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You can exchange data between devices by creating connections between datapoints on the devices. Connections are like virtual wires, replacing the physical wires of traditional hard-wired systems. A connection defines the data flow between one or more output datapoints to one or more input datapoints. The process of creating a self-installed connection is called enrollment. Inputs and outputs join a connection during open enrollment, much like students join a class during open enrollment.

Connections are created during an open enrollment period that is initiated by a user, a connection controller, or a device application. Once initiated, a device is selected to open enrollment—this device is called the connection host. Any device in a connection may be the connection host—the connection host is responsible for defining the open enrollment period and for selecting the connection address to be used by all network variables within the connection. Connection address assignment and maintenance is handled by the ISI engine, and is transparent to your application. For example, a temperature sensor application can offer the temperature output value to the network with the value izot.resources.datapoints.temperature. Other applications may subscribe to this data and join the connection to monitor the temperature value.

Even though any device in a connection may be the connection host, if you have a choice of connection hosts, network resource utilization will be optimized if you pick the natural hub as the connection host. For example, in a connection with one light controlled by multiple switches, the light is the natural hub. In a connection with one switch and multiple lights, the switch is the natural hub. If there is no natural hub—multiple switches connected to multiple lights for example—using one of the devices with an output network variable will optimize network resource utilization. If all the devices have both inputs and outputs, as in the typical switch and light case, you can pick either as the host. For the IzoT SDK example applications, the LED Controller is the connection host for the Keypad to LED Controller connections, and the Keypad is the connection host for the Environment Sensor to Keypad connections. Offering data connections and decisions about enrollment can be made fully automatically by your application, or might involve local input (for example, through a push button).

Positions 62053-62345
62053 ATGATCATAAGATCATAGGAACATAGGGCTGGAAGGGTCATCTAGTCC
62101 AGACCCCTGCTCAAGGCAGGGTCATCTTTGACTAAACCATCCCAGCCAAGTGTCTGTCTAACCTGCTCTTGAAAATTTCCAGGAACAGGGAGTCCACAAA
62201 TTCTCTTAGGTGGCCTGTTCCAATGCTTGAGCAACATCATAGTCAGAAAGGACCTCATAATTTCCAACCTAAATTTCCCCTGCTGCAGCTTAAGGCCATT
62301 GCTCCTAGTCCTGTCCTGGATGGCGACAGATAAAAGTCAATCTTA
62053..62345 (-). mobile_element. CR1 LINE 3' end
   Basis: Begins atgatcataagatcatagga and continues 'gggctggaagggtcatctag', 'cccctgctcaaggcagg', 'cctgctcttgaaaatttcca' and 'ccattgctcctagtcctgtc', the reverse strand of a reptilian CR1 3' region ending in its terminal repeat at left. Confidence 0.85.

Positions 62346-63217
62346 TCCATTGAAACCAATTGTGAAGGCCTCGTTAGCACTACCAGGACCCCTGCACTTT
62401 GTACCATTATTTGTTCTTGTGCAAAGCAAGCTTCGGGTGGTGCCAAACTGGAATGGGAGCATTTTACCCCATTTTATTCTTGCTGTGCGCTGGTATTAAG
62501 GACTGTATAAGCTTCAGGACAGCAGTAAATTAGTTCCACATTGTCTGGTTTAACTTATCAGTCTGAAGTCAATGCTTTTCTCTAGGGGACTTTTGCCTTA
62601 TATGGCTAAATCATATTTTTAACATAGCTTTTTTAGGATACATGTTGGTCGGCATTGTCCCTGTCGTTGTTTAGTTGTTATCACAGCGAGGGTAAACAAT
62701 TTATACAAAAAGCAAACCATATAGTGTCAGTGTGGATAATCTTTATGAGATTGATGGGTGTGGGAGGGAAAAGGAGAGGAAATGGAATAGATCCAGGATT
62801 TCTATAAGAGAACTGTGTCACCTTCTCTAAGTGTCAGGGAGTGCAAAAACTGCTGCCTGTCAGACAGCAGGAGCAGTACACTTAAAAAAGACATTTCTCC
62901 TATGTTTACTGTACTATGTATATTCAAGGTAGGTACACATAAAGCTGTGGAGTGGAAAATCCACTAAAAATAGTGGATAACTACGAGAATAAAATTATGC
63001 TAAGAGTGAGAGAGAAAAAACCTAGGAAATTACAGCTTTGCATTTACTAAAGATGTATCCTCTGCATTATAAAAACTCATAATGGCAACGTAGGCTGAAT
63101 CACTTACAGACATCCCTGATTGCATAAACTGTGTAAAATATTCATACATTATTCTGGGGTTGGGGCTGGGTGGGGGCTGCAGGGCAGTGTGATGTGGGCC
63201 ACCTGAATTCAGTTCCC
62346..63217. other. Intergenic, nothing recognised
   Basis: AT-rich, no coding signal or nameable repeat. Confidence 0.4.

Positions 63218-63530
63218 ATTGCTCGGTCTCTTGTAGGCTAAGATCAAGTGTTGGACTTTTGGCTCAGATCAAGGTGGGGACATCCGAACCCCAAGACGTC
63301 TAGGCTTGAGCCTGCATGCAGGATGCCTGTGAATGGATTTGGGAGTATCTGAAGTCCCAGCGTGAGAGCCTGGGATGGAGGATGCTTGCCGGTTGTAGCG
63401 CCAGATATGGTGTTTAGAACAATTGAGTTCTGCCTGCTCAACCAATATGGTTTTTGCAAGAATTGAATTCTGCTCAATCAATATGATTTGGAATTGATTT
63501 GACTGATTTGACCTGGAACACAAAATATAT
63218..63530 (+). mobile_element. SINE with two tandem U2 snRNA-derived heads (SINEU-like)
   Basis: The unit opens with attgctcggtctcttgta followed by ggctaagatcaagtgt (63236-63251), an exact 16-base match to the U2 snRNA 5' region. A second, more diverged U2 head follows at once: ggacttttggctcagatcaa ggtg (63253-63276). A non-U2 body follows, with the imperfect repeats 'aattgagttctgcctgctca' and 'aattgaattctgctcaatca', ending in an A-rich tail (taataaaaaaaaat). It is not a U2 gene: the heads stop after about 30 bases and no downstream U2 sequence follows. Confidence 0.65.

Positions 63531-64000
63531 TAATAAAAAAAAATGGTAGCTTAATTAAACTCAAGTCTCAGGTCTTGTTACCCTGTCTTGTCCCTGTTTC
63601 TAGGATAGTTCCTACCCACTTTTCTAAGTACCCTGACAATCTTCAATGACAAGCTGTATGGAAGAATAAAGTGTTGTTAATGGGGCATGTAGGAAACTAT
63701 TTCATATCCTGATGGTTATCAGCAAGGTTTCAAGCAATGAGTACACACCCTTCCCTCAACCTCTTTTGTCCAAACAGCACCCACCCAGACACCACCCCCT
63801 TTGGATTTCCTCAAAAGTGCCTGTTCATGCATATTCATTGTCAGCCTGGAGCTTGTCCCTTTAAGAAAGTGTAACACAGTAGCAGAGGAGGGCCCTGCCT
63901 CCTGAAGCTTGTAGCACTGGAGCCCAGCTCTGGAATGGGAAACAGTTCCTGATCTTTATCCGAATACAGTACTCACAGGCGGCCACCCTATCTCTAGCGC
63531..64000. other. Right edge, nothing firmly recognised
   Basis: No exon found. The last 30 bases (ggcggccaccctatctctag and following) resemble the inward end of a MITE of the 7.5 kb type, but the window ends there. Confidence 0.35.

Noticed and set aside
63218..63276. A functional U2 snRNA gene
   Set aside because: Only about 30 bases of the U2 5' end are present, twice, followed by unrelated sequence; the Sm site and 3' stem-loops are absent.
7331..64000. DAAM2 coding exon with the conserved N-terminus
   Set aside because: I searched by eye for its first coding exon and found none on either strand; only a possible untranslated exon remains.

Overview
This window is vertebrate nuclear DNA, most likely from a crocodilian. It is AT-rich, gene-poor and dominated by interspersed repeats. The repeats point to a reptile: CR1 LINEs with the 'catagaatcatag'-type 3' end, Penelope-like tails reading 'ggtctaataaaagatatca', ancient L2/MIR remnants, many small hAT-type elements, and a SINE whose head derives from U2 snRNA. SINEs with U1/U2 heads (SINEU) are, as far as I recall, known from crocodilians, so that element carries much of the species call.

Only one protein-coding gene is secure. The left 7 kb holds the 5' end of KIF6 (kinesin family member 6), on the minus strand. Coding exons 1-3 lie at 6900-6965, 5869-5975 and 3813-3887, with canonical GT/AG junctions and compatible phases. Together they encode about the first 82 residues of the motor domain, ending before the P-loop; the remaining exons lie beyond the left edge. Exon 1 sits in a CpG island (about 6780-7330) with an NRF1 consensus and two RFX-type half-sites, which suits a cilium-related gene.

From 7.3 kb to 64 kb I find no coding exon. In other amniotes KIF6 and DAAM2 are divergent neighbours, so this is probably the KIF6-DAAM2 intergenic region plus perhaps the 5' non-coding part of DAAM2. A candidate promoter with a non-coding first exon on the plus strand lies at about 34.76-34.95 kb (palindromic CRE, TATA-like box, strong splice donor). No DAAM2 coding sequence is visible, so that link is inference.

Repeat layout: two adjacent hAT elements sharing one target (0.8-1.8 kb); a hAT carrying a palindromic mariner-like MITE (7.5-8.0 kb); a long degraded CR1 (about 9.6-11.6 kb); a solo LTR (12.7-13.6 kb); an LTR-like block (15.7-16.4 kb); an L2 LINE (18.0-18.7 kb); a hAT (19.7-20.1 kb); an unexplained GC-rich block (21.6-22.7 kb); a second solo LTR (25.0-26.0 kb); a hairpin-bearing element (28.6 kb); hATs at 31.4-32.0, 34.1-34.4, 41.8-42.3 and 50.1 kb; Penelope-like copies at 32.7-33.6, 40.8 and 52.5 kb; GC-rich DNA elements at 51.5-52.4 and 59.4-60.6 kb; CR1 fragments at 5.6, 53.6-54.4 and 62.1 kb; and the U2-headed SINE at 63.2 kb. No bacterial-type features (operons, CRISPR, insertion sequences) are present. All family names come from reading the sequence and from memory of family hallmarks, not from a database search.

A connection host opens enrollment by sending a connection invitation. Once a connection host opens enrollment then any number of devices may join the connection.

Connections are created among connection assemblies. A connection assembly is a block of functionality, much like a functional block. A connection assembly that consists of a single datapoint is called a simple assembly. A single assembly can include multiple datapoints in a single block, can include multiple datapoints that span multiple blocks, or can exist on a device that does not have any blocks; an assembly is simply a collection of one or more datapoints that can be connected as a unit for some common purpose. A connection assembly consisting of more than one datapoint is called a compound assembly.

For example, a combination light-switch and lamp ballast controller may have both a Keypad and a Load Control block, which are paired to act as a single assembly in an ISI network, but may be handled as independent blocks in a managed network.

To communicate and identify an assembly to the ISI engine, the application assigns a unique number to each assembly. This assembly number must be in the 0 – 254 range sequentially assigned starting at 0. Required assemblies for standard profiles must be first, assigned in the order the profiles are declared in the application. Standard ISI profiles that define multiple assemblies must specify the order the assemblies are to be assigned.

Each assembly has a width which is typically equal to the number of datapoints in the assembly. All assemblies must have a width of at least 1. Simple assemblies have a width of 1; compound assemblies typically have a width of greater than 1. One of the datapoints in a compound assembly is designated as the primary datapoint. If the primary datapoint is part of a block, that block is designated as the primary block. Information about the primary datapoint may be included in the connection invitation.

To open enrollment, the connection host broadcasts a connection invitation that may include the following information about the assembly on offer: the datapoint type of the primary datapoint in the assembly, the profile number of the primary profile used by the assembly, and the connection width. Applications which initiate enrollment need to create one or more enrollment objects. Enrollment objects are used when initiating an enrollment process, and are used to describe the data connection to other applications in the network. Other devices on the network receive the invitation and interpret the offered assembly to decide whether they could join the new connection. Once enrollment data has been exchanged and accepted, participating devices implement this enrollment by creating the connections. Your application needs to instruct the device stack about the mapping between the enrollment and one or more input or output datapoints to be enrolled in the connection.

See the embedded Python documentation (Getting More Information) for more details about enrollment.


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